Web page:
Derek Slater said...

Robert - great post. Very interesting.

Temposchlucker said...

Good luck!

Sciurus said...

Well said. I just finished going over a bunch of my latest games to find out what I am doing wrong and it is just along the lines of your post: I feel like a stronger player because I know more but during the game, I make just the same mistakes like a year ago - hanging pieces. Just like John Clifford comments I also agree that consistent application of the knowledge (which is skill, right?) is the way to go. But how to achieve this , I don't know.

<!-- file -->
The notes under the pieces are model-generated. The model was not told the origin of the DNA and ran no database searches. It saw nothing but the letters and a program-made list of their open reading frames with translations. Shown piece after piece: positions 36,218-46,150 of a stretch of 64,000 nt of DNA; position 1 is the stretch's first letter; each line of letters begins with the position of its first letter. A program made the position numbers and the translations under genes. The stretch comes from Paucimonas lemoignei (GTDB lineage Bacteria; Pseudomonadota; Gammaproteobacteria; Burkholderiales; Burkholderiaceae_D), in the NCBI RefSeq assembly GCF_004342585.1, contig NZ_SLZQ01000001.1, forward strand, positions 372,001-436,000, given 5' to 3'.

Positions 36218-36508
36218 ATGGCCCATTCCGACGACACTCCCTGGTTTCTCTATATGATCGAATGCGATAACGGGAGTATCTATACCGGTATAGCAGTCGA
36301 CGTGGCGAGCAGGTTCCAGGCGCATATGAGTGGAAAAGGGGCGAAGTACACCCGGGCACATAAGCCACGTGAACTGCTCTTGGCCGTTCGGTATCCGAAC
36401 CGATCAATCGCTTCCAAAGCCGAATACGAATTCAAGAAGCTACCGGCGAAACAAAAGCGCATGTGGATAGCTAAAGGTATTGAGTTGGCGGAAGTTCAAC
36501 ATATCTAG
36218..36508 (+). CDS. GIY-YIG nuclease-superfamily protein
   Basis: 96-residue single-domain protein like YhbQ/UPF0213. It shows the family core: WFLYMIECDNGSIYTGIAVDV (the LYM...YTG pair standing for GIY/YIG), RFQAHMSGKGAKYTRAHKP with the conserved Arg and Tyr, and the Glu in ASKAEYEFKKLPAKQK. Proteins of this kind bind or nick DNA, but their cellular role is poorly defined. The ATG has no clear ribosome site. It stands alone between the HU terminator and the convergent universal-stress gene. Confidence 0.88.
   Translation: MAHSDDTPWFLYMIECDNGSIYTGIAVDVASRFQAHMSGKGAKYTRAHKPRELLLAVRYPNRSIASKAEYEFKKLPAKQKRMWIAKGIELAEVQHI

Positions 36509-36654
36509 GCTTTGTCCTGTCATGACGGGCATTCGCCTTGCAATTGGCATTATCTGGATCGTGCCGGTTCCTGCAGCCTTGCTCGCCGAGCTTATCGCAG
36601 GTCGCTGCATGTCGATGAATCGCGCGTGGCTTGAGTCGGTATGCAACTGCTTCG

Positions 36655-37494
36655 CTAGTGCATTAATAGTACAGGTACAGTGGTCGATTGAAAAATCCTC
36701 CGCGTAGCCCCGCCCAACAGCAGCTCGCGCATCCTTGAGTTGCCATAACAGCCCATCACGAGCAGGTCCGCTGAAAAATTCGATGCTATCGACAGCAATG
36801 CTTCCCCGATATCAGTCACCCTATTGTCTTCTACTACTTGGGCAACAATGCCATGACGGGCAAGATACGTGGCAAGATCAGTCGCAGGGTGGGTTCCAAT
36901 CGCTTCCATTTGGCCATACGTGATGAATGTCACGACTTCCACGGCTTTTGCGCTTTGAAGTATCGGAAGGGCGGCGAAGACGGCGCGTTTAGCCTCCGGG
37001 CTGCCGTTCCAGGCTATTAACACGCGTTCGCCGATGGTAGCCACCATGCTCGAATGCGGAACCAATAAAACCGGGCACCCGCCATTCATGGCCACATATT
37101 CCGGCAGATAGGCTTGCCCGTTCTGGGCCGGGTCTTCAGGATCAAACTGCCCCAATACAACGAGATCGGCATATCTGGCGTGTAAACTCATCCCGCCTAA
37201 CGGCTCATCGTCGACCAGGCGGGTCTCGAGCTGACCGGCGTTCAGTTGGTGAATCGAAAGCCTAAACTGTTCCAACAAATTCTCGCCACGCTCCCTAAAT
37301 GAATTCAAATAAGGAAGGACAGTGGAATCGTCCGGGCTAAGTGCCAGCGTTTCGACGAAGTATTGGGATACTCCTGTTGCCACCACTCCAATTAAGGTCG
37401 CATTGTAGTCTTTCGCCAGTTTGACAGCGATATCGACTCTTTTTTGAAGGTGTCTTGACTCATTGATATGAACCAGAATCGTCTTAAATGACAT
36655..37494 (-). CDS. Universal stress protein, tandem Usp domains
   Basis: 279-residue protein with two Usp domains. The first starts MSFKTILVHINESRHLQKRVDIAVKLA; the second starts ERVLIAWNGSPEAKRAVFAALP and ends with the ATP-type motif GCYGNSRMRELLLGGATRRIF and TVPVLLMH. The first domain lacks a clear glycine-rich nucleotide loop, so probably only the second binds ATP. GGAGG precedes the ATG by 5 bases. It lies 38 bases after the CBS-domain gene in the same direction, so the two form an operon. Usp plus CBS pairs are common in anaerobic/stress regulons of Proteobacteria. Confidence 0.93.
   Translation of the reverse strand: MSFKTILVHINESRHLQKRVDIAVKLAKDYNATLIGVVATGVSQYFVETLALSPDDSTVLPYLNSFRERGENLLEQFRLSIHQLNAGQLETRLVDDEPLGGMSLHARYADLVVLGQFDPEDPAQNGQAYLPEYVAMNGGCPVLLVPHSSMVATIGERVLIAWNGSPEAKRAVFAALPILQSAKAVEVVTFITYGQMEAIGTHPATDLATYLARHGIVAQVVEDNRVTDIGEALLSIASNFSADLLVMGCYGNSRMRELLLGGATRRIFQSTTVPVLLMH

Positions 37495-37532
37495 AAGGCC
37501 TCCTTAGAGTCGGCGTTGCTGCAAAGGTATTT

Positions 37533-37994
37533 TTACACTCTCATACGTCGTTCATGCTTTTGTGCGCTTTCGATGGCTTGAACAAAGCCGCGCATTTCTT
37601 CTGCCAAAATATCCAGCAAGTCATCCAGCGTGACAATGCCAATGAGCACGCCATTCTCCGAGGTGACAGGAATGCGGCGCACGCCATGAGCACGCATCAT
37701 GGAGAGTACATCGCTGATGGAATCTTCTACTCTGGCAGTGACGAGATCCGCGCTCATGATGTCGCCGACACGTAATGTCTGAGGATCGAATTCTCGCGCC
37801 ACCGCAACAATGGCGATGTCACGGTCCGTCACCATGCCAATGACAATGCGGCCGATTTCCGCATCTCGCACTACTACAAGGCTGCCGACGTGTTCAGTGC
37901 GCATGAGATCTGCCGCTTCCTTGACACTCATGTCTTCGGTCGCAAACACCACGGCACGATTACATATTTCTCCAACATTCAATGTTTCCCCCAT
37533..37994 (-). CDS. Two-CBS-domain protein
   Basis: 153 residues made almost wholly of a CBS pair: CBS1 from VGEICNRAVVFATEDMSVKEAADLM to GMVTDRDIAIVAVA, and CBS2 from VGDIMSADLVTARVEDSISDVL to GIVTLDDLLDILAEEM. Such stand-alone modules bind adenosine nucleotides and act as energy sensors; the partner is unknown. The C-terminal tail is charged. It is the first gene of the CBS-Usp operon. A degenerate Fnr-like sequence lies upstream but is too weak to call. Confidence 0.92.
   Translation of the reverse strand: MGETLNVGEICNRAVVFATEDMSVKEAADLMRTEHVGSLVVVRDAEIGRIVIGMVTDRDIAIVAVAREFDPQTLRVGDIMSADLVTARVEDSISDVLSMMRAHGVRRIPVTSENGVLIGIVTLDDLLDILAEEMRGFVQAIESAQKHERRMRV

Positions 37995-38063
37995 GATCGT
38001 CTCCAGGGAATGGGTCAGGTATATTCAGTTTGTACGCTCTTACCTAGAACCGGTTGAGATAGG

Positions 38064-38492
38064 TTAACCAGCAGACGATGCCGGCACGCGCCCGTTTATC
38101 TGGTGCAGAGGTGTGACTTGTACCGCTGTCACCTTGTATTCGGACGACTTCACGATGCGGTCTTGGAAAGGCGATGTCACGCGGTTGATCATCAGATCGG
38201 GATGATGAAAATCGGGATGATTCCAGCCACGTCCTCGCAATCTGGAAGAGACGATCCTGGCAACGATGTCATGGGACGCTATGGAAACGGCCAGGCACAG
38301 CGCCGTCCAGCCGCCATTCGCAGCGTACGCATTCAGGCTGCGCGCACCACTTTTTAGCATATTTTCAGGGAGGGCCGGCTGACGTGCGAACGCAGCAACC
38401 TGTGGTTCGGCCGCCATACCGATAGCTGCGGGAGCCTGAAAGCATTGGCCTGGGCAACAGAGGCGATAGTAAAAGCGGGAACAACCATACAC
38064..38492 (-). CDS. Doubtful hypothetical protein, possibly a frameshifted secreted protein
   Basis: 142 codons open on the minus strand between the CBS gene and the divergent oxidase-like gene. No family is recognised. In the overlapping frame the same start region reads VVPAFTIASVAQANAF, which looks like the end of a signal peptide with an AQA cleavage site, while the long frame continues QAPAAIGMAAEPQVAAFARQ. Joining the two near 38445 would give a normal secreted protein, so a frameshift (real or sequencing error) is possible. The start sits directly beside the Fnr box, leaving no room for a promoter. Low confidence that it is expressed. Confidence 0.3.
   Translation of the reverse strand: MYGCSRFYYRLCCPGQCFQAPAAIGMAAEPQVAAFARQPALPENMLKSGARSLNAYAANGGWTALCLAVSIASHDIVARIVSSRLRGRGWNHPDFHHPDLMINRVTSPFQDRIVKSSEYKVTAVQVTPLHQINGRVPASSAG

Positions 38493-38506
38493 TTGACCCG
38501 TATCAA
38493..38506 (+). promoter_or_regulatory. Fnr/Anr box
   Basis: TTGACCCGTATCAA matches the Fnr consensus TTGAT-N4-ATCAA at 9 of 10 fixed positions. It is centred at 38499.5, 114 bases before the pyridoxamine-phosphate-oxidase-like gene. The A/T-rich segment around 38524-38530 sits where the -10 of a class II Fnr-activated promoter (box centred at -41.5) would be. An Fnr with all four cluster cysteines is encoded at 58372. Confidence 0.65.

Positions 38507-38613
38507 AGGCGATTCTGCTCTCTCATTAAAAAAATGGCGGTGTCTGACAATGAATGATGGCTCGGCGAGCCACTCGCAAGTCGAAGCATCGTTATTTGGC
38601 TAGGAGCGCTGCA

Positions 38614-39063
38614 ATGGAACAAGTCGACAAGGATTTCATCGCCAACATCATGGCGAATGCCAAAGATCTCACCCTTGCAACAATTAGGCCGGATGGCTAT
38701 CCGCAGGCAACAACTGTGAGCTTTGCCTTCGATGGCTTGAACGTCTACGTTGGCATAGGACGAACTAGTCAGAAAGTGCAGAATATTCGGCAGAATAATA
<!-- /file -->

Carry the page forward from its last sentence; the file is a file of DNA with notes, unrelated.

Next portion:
Sciurus said...

Oh, and of course all the best for the tournament!

Temposchlucker said...

Action without knowledge leads to funny results btw.

Blue Devil Knight said...

A great topic that we adult players all need to keep in mind. It is easy to know more than a ten year old, but she'll still kick your butt over the board.

Blue Devil Knight said...

Incidentally, I haven't read much specific about that book. People say "Oh, man it rocks," say something about knowledge versus skill, and then I haven't seen much else. Is it more than just a cheerleading section for adults to go and actually play?